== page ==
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Conducting a Self-Assessment to Better Know yourself

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Know Yourself

Before your job search can truly begin, you must be able to identify your personality strengths and your skills. Interview five people who know you well. First, ask each person to list ten words to describe you. (Be sure not to let participants see anyone else's responses.)

Recognize Your Assets

We all know some things about ourselves that we like and some things that we wish we could change. It's important to focus on your good qualities as you go through life, especially when under the stress of job hunting. Fill out the following questionnaire and refer to it when you need a boost before an interview.

Take Action to Be Your Best

When you feel good about yourself, others can sense your self-confidence. Probably no other quality will make you more marketable as you search for a job. Now is a good time to make some positive moves toward improving how you look and feel.

Read down this list and check off the actions that you would like to take. Then write down a strategy for how you plan to make a change. Remember that the first step in making a positive change is recognizing a problem.

Evaluate Your Priorities

As you progress in your career, moving from your first job up the ladder of success, you may find that your priorities change. They may be influenced by such variables as your economic needs, your marital status, your career goals, your desire for personal time, and your family needs.

Take a moment to consider what your priorities are in life. For example, if you're seeking your first job, your goal may likely be to obtain a position that will give you good training and serve as a steppingstone to more advanced positions. If you have young children, you may prefer a job that does not require any overtime or weekend hours so you can spend more time with your family.

Look over the following list of job and personal variables. In the left-hand column, number them in order of priority to you. Renumber them in the right-hand column based on the priorities you anticipate having five or ten years down the road.

Choose the Right Job for You

As you embark on your job hunt, it's important for you to clarify your thoughts about the type of position you might like and the type of company for which you'd like to work. Once you've answered these questions you'll be better prepared to market yourself and to find jobs that most appeal to you.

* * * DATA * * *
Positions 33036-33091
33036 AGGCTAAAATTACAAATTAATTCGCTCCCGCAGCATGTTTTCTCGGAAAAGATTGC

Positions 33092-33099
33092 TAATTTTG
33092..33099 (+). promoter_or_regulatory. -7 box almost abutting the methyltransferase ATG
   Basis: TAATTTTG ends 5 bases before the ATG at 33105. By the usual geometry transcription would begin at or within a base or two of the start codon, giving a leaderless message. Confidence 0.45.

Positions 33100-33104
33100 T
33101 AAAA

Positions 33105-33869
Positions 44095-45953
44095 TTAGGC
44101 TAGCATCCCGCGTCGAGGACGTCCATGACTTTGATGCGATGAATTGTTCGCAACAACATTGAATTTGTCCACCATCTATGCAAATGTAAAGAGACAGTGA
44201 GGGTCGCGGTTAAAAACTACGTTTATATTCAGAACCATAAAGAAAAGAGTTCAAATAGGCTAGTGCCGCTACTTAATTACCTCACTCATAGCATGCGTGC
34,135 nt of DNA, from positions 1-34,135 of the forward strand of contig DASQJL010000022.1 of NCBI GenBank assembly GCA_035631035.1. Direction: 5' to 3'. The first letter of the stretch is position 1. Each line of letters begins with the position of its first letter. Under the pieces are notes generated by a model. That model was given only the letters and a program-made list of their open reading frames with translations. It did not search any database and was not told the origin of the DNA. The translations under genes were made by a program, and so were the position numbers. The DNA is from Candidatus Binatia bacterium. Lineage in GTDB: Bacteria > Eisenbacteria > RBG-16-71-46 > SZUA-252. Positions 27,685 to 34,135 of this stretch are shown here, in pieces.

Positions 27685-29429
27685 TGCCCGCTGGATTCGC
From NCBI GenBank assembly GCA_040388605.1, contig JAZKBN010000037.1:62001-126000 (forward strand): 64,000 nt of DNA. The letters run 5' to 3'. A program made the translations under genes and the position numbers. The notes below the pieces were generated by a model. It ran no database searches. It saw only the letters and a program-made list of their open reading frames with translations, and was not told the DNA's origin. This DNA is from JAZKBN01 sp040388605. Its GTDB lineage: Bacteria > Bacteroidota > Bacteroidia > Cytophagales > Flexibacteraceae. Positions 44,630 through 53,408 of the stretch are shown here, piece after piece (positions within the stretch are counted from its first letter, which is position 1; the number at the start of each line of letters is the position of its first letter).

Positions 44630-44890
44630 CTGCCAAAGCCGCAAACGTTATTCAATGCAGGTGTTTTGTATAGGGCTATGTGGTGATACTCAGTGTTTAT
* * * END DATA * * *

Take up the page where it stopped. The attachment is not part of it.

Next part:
Set Career Goals

Developing a sense of direction for your career is important both before you begin your job search and after you've landed a position. By setting goals, you can work toward meeting specific objectives, measure your success, and achieve a feeling of self-satisfaction.

Try Job-Shadowing

Job-shadowing is an excellent way to investigate your career options. If you'd like to know more about a particular job, why not spend a day or two observing someone at work in your chosen field? A job-shadowing opportunity requires time and effort to set up, but it may be the best way to ascertain that your field of interest is truly suited to your skills, needs, and wants.

First, find a contact person who works in your targeted career field. Locate someone who is willing to "show you the ropes" and let you follow him or her through an average day. Together, decide on a date when you can observe that person's daily work routine in person.

Make it clear to him or her that you don't plan to interfere in any way. Remain a silent, unobtrusive "shadow": listen and observe. This is not the time to ask for a job, although you may want to make note of contact names for the future.

If you are persistent and smart enough to set up a job-shadowing day or two, you'll find your efforts will be amply rewarded. The insight you'll gain by observing the work place and employee duties firsthand will give you a real taste of the field and a sense of whether it is right for you.

Finally, be sure to follow up your job-shadowing days with thank-you notes to all those who shared their time or expertise with you. Make lists of questions that you still need to research, reevaluate the pros and cons of the career if necessary, and also write down contact names that might be useful in the future.
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